Tips for Spotting Malware Targeting Your Business
Unfortunately, malware is not an uncommon term. It’s pretty well known to anyone that uses a computer. There are several types of malware, as well as mediums in which you may receive it. So, before you or any of your team clicks on that link for the free whatever you think you’ve won, think about all of the personal data you could be giving away–or worse!
First, let’s take a quick look at the types of malware you or your staff may encounter.
These act a lot like the flu virus. Once it gets into a computer, it grows and thrives by copying itself and becoming part of another program. Then just like the flu at a school, it spreads from computer to computer. However, a virus can only be activated by opening or running the file. Viruses also include worms and Trojan horses; nasty little critters that trick you into letting them on to your devices.
This form of malware works just as its name intends. It’s a software that usually piggybacks on legitimate downloads. Once it is on your computer, it spies on the information you enter and sends it to a website. The first indication of spyware usually is a slow computer since it takes up many resources to run.
We all know this one all too well. Those pesky pop-ups are telling you your computer is infected or that you won money. These also piggyback on other applications or downloads, such as free computer wallpaper, widgets, or toolbars. Adware is tricky; inherently, it isn’t dangerous to your computer–ceaselessly annoying, but not dangerous. However, once clicked on, you’ve opened the proverbial floodgates.
With the popularity of cryptocurrency, ransomware has grown to become a much more significant threat. Often this type of malware won’t damage your computer - not right away, that is. Instead, it locks and holds it hostage. The hacker asks for a ransom and will provide a key only if paid. If not, the hacker will usually wipe your device of all of its data. And as you know, your company’s data is invaluable.
If all those aren’t enough, now there’s another malware beginning to gain popularity due to the cryptocurrency gold rush. Botware ultimately turns your computer into a zombie by flooding it with denial-of-service attacks. It helps hide anything going on below the surface. A surprising symptom of botware is a higher electric bill. You’ll notice your computer’s CPU will run continuously, and the fan will run longer than usual.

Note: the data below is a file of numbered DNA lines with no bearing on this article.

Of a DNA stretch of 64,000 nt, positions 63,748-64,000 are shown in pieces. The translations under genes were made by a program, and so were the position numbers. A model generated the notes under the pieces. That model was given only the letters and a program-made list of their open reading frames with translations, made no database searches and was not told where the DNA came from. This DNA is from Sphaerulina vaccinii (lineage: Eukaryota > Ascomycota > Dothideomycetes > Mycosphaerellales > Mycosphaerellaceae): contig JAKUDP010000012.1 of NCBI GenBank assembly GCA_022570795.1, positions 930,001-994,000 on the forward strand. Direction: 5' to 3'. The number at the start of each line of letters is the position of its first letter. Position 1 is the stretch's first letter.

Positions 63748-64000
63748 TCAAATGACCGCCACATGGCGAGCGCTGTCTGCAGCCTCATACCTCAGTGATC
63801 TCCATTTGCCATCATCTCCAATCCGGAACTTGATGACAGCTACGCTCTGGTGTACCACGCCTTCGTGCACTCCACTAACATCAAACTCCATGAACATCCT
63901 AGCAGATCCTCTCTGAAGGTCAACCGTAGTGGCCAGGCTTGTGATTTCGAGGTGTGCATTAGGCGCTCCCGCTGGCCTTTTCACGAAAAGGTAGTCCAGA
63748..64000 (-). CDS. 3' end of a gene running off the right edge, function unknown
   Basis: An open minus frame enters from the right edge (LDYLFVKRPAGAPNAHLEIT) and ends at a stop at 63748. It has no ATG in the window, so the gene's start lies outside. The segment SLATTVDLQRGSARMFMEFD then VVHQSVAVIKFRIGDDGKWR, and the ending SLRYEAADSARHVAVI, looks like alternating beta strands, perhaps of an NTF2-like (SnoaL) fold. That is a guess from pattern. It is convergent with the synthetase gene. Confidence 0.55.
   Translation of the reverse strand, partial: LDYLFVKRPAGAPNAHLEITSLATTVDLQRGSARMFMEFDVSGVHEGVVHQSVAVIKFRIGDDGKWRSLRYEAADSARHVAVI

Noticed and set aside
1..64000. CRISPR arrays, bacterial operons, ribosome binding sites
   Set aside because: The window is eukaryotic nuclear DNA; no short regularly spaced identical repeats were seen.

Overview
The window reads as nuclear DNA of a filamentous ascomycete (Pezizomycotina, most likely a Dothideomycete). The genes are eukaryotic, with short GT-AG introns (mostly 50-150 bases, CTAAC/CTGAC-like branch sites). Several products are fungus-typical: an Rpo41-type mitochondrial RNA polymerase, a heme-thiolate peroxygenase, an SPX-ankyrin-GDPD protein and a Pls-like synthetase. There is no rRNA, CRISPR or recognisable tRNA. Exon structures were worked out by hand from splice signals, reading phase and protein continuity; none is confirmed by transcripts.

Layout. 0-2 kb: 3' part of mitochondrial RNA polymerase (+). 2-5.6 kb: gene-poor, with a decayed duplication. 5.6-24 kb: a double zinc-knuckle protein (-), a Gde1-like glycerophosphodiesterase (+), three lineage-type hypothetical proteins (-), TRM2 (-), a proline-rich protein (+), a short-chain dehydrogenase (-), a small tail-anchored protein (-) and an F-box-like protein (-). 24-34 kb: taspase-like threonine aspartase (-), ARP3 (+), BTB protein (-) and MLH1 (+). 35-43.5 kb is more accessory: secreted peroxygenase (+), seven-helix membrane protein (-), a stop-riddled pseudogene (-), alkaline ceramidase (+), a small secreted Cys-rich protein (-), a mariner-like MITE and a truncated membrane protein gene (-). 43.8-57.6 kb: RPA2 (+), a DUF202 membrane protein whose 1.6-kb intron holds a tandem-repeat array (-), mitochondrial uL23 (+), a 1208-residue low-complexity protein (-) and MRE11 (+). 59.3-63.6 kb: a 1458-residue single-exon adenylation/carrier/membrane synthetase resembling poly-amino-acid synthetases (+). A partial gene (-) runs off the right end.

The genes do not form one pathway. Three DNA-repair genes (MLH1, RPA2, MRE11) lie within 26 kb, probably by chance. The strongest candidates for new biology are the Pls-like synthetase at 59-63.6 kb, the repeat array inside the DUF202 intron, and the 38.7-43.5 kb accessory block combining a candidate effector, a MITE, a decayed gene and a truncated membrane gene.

Now that you are a bit more familiar with just how malicious malware can be and how much they can corrupt your devices, it’s time to dive into a lesser-known malware scam. Malvertising.
Malvertising has been making more and more headway on Google, so much so, they created an individual landing page asking consumers to report malvertising and explaining how to combat it. The way this works is that cyber-criminals utilize several types of display advertisements to distribute malware. You and your team may see malvertising through auto-redirecting ads that take you to a phishing page with clickbait and damaging code hidden within an ad.
Sadly, cybercriminals usually use legitimate ad networks because of the high volume of ads they distribute. It makes it incredibly easy for them to place code into an ad without the advertiser having the slightest clue. The worst malvertising connects users' computers to an exploit kit that runs analysis on the defending computer, looking for vulnerabilities and exploiting them. From there, attackers can install malware, ransomware, or gain full access to the computer and sensitive information to you or your business. Sometimes Google may even flag your website for hosting malware, which will affect how your company shows up in search results–and NOT in a good way.
Like most other malware situations, the best way to keep it from ruining your device, or worse yet, your business is to keep everything up to date. This includes programs like Java, Flash, and Microsoft Silverlight. Ad networks are working hard to stay above the curve, but it is your responsibility to help with that.
Be sure to report any suspicious ads to Google. Remove the ad from your website and report it to your ad network. If you are unsure, there are many ad verification websites that can check ads for suspicious code. The bottom line with any mischievous and malicious malware is to keep your eyes open and report concerns as soon as you suspect them.
When it comes to security, you and your business may not be as safe as you hope. Our highly experienced Managed IT Services team at Hargray knows that today’s threats are all too real and happen all too often. Our technical experts will provide a Security Operations Center that offers 100% protection to streamline and support all your technology needs from backup and recovery to security so you can focus on building your business success.